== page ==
This program is a unique experience. Students specialize in an area of their choice by completing research in that area under the guidance of a faculty member who shares their interests. Some areas include social media; media, religion, and family; international media and communications; persuasion and public opinion; health communications; advertising; public relations; journalism and sports media; and media and current societal issues. This is not a comprehensive list; students’ areas of specialization are essentially unlimited, as long as their topic of interest relates to mass communications in some way.
The School of Communications offers a broad-based master’s program designed to promote critical thinking and research with a particular focus on the interaction between media and society.
The program of study prepares students with the theoretical background, methodological expertise, and critical thinking skills needed both for continued studies at the doctoral level and informed professional practice. It emphasizes communications theory and quantitative and qualitative research methodologies. Specialized topical areas include literature of journalism, communication history, media and religion, international media and communication, communication ethics and law, persuasion, public relations and leadership, and media effects.
One graduate degree is offered through the School of Communications: Mass Communications—MA. A minor in mass communications is also offered.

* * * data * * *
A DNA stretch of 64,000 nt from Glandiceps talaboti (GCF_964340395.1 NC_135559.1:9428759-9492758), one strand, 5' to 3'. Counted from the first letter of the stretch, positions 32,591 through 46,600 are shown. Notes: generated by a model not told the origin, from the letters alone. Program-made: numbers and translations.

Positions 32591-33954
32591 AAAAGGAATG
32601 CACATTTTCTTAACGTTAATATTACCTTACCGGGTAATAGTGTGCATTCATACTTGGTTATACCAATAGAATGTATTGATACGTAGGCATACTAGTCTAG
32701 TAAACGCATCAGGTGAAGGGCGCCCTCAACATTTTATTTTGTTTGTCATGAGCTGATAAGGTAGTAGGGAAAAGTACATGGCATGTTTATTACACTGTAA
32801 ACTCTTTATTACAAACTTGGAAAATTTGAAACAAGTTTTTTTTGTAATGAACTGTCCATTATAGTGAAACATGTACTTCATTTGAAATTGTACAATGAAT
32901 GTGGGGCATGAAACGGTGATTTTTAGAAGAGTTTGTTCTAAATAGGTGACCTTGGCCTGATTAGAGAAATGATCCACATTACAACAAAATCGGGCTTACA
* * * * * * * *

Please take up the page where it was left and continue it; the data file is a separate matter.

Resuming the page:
Approximately fifteen students are admitted to the master’s program each fall semester. The anticipated time spent in completing requirements for the master’s degree is two years.
Graduate Program Manager: Debby Jackson
Graduate Coordinator: Pamela Brubaker
Director: Ed Carter
Resources & Opportunity:
Facilities. The School of Communications is housed in the George H. Brimhall Building. Also affiliated with the department are news media, advertising, public relations and broadcast laboratories and television studios. Graduate students interested in applied studies may structure work in these media outlets into their programs.
Communications Research Center. The Research Center offers state-of-the-art technology and software. Mass communications graduate students have access to staffed statistics and eye-tracking laboratories.
Other resources include a focus group room with audio and video recording capabilities and a social media monitoring center. All resources are supervised by our Director of Communications Research.
For a more detailed description of the graduate program requirements, go to comms.byu.edu.
The principal types of financial aid and awards available to mass communications graduate students are teaching and research assistantships, along with some full- and half-tuition scholarships. Under the direction of faculty, teaching assistants oversee undergraduate classes and labs in advertising, broadcasting, journalism, and public relations. Research assistants work closely with graduate faculty in their research and publication activities. Applications for assistantships and scholarships are available online at www.byu.edu/gradstudies.